U.S. Court Orders EPA to Review Biofuel Waivers Granted to Refineries Under Renewable Fuel Standard

The U.S. Court of Appeals for the Tenth Circuit on Jan. 24 vacated three orders issued by the Environmental Protection Agency in 2017 granting extensions of small refinery exemptions under the Renewable Fuel Standard, or RFS, program. The court ruled that the agency cannot allow extensions of exemptions that had lapsed, noting that none of the three refineries in question consistently received a waiver in the preceding years, and therefore, there was nothing for the agency to “extend.” Biofuel producers commended the decision, which could broadly impact the agency’s approach to granting biofuel waivers. The EPA has been criticized for failing to account for refinery exemptions that hurt biofuel demand by reducing volume requirements under the RFS program, which requires renewable fuel to be blended into transportation fuel in increasing amounts each year.

At issue are the waivers granted to HollyFrontier Corp.’s Woods Cross and Cheyenne refineries and CVR Energy Inc.’s Wynewood refinery. The Renewable Fuel Association welcomed the court decision, saying that the ruling affirms the group’s “long-held position that EPA’s recent practices and policies regarding small refinery exemption extensions were completely unlawful,” and “interpretation issues resolved by the court apply much more broadly.”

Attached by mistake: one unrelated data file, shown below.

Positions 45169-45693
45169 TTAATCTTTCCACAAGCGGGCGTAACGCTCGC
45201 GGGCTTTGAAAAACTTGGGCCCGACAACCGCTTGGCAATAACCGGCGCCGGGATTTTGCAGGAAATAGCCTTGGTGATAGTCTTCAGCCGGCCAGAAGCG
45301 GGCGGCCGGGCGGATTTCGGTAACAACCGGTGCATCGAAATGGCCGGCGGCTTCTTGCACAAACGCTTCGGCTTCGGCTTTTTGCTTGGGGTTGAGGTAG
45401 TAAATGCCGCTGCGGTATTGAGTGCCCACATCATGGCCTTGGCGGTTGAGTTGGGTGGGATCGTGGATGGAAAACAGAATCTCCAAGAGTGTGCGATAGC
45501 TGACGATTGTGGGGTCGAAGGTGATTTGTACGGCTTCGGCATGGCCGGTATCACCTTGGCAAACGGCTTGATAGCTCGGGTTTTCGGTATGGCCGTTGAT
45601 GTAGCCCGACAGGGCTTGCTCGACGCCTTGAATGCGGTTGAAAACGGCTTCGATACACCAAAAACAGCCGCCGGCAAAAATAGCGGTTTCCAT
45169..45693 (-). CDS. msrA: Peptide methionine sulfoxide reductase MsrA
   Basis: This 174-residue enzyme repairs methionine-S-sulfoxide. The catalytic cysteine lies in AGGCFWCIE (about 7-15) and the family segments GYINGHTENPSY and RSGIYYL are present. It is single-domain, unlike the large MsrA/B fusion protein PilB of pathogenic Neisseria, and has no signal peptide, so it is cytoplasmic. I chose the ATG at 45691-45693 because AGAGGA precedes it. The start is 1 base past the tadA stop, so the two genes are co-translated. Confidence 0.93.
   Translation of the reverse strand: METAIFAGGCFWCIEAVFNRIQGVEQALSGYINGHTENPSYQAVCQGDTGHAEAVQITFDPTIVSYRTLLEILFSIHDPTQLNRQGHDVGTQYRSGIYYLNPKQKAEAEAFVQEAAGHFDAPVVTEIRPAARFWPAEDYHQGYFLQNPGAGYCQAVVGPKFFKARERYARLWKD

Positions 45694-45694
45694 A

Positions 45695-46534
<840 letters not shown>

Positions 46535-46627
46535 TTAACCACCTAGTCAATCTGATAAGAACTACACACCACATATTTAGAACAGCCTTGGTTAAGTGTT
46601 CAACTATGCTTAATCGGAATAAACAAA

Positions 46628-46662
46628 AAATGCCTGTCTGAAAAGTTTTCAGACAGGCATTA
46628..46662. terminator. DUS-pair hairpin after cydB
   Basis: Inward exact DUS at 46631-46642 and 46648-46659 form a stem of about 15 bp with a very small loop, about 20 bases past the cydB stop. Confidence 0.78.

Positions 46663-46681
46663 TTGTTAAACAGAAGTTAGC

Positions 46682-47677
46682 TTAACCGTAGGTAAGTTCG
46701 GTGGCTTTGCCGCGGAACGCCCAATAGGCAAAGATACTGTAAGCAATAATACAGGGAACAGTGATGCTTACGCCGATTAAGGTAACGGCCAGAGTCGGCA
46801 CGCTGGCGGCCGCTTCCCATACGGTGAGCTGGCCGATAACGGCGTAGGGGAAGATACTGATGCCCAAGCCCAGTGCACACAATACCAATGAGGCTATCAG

EPA’s waivers have reduced RFS volume requirements by more than 4 billion gallons over the past three years, impacting corn demand, according to the National Corn Growers Association. The group expressed optimism that the court’s decision will “put an end to the demand destruction caused by waivers and keep the RFS back on track.”

The RFS program, established in 2007, directs the EPA to set annually increasing blending mandates for renewable fuel use in the transportation sector to reach 36 billion gallons by 2022. Last December, the agency issued a final rule for 2020 requirements, setting a blending volume of 20.09 billion gallons for 2020 under the Renewable Fuel Standard, up from the current level of 19.92 billion gallons. The proposal would keep the target for conventional biofuel, mainly corn-based ethanol, at 15 billion gallons.